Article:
It so happens that I've resumed a project my kids and I faltered on a couple of years ago: moving CD by CD through a book titled 1,000 Recordings To Hear Before You Die. Its polymath author, Tom Moon, assists in the exploration of virtually all genres, from blues to classical to Afrobeat to folk to free jazz, gospel, bluegrass, and obscurities like Moorish Music From Mauritania and chants of Benedictine monks. (Abba to ZZ Top doesn't quite give a sense of that breadth.) I'm still early in the Bs, which seem to go on forever. Bach took a week: the Branderburg Concertos, Complete Sonatas and Partitas for Solo Violin, the Well-Tempered Clavier (at least it was only Book 1), and Mass in B Minor.
Serendipitously (or to GD types, synchronistically) I hit the Beatles the very day that Stu and Gans were to play. So I listened to A Hard Day's Night, Rubber Soul, Revolver and (even though it's not in the book) Magical Mystery Tour before heading to the dance. Sgt. Pepper, the White Album and Abbey Road are still to come. And then the Beau Brummels, Sidney Bechet, and hours and hours of Beethoven. You get the picture.
The Beatles. Why was it so hard to expand their songbook into Grateful Dead jamming? For the very same reason that the Beatles quit playing live. By Revolver, the studio had become their primary instrument. It's oft-told that Brian Wilson heard Rubber Soul and produced Pet Sounds and that the Beatles heard Pet Sounds and produced Sgt. Pepper. You can do that? Wow. It wasn't just that they were trying to top each other; they were instructing each other on the possibilities that a studio could bring to life. And they were similarly turned on by the huge catalog of voices and instruments and sounds -- traditional, electronic, found, distorted, clarified -- that could be brought in to perfect a moment of music. By Sgt. Pepper, the Beatles had stopped hearing and producing lines of music except in the voices that carried the melodies. The rest was a thought-out deconstruction of music into atoms of sound, assembled in collages that fooled the ear into thinking it was hearing movement and lines.
Here's the Beatles playing their last live concert (except the rooftop Let It Be performance), at Candlestick Park in 1966.
I'm astonished that Brian Wilson has made a second career of reproducing his studio-bound treasure boxes in live performances, first Pet Sounds and later the legendarily unfinished Smile. I suppose he craves the live experience, and wants to fit his greatest works into a concert hall setting. And I suppose there's something different about getting all those lovely sounds together inside the immediacy and risk of live music. But still, it seems weird. How could it possibly match the controlled brilliance of the originals?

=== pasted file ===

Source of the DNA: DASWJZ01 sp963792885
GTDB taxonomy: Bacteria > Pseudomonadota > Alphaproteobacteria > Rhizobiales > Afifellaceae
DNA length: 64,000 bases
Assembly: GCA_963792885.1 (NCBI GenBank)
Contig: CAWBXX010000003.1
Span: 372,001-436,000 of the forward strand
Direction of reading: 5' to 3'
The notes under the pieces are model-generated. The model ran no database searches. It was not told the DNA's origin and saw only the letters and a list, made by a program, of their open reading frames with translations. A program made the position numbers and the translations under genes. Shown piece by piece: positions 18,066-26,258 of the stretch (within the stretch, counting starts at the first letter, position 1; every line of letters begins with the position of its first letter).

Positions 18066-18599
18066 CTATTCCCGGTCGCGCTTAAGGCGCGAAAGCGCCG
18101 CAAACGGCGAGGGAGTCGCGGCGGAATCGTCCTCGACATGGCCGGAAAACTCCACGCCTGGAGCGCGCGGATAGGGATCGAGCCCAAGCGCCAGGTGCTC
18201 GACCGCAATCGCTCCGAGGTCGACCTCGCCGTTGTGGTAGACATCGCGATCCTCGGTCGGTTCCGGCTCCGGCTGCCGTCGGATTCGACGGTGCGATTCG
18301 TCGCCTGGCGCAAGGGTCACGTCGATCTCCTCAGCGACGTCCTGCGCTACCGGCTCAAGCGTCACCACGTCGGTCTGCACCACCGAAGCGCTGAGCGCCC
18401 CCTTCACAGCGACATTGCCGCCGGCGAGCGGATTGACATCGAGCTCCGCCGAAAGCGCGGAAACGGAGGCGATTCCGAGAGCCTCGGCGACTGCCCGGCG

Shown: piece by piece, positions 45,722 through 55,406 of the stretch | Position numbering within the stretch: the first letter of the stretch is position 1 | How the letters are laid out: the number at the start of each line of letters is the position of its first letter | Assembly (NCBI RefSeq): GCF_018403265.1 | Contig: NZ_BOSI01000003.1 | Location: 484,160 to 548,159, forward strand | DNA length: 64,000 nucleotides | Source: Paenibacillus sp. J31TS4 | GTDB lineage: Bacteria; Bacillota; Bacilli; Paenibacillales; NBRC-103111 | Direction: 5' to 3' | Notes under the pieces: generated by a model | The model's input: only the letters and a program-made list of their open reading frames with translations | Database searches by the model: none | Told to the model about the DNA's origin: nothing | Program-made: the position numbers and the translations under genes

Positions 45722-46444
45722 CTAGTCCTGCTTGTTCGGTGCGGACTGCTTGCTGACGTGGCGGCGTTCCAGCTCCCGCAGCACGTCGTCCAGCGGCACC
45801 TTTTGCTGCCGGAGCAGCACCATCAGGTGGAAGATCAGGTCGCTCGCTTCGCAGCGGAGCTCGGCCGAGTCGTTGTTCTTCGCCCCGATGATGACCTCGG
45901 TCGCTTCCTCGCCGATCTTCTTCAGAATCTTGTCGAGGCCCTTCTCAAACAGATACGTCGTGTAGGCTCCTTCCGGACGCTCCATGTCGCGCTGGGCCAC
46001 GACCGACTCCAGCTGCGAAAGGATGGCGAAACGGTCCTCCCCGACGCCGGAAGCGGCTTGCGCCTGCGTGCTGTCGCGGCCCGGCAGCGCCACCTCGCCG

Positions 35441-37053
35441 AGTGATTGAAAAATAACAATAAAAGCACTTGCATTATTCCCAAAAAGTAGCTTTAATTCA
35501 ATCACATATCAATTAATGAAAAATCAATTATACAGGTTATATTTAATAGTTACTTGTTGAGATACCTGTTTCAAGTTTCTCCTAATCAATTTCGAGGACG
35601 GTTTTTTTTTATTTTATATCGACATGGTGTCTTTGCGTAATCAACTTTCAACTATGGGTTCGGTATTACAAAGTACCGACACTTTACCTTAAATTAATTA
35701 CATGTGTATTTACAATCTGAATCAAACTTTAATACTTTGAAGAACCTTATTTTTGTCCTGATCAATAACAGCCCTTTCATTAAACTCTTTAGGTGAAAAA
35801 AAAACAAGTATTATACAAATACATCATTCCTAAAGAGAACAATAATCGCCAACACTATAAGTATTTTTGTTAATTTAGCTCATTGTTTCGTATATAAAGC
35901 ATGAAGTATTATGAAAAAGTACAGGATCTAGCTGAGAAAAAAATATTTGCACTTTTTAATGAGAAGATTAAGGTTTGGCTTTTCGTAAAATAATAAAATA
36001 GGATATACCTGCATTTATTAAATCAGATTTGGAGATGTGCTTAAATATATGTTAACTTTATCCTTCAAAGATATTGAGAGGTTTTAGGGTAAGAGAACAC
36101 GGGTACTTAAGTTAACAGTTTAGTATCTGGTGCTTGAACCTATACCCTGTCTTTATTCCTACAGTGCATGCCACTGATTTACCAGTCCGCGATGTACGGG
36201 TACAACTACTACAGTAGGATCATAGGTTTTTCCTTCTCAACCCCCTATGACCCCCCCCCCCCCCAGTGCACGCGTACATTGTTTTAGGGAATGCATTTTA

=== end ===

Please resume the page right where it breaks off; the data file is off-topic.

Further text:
Listening to Beatle albums is a lifelong project. They're the James Joyces of recorded music. My daughter and I once listened to Magical Mystery Tour three or four times through, just to hear and excitedly point out to each other all the changes that Ringo made within a single song. No chorus is played the same twice. He's adding and subtracting -- instruments, phrasings, volumes. And I've read that John and Paul told him exactly what to play. There was little improvisation going on at Abbey Road. Such minutiae. Such perfection.
The Dead were as opposite from that as you can imagine. They improvised all the time, and quit playing songs like St. Stephen that weren't open enough to jamming. They didn't have lovely voices that could carry the melody and free the instruments to do other things, like assemble pointillist symphonies. And they would always choose the groove over the leaping interval.
It's not that the Beatles aren't danceable. I can't remember a commons room dance in college that didn't kick into higher gear with Helter Skelter or Back in the U.S.S.R. or Revolution. The Beatles teethed on a punkish rave-up sound, and they could play with all the muscle in the world. And I'm sure you can jam to Beatle music; I've seen it done effectively for short periods of time. Even by them. They could play blues and they could play repetitively when they thought it was right.
But their ethos was a kind of perfectionism that is rarely tackled by anyone anywhere in any art form. The worldliness, and unflinching focus, attention and belief in themselves that they exhibited in Revolver and Sgt. Pepper's, and came back to briefly at the end for Abbey Road, is unmatched. I tend to think that it wasn't Yoko who broke up the Beatles. It was the sheer impossibility of sustaining that energy. They were exhausted at what, 28 years old?
Like I said, it's always worth it to hear Beatle songs, no matter the interpretation. At the worst they'll remind you that the originals are worth rehearing. At the best they'll remind you that the Beatles changed the world, all for the good, and they'll take you back to when it happened.
No video, but if you want to hear the GD/Beatle mashup of Stu and Gans et.al., go to the link below, find Hey Jude and starting at about 4:45 for a few moments you hear what Jerry might have sounded like if he had sat in with the Fabs.
Hey Jude by Strawberry Field Trip live at Ashkenaz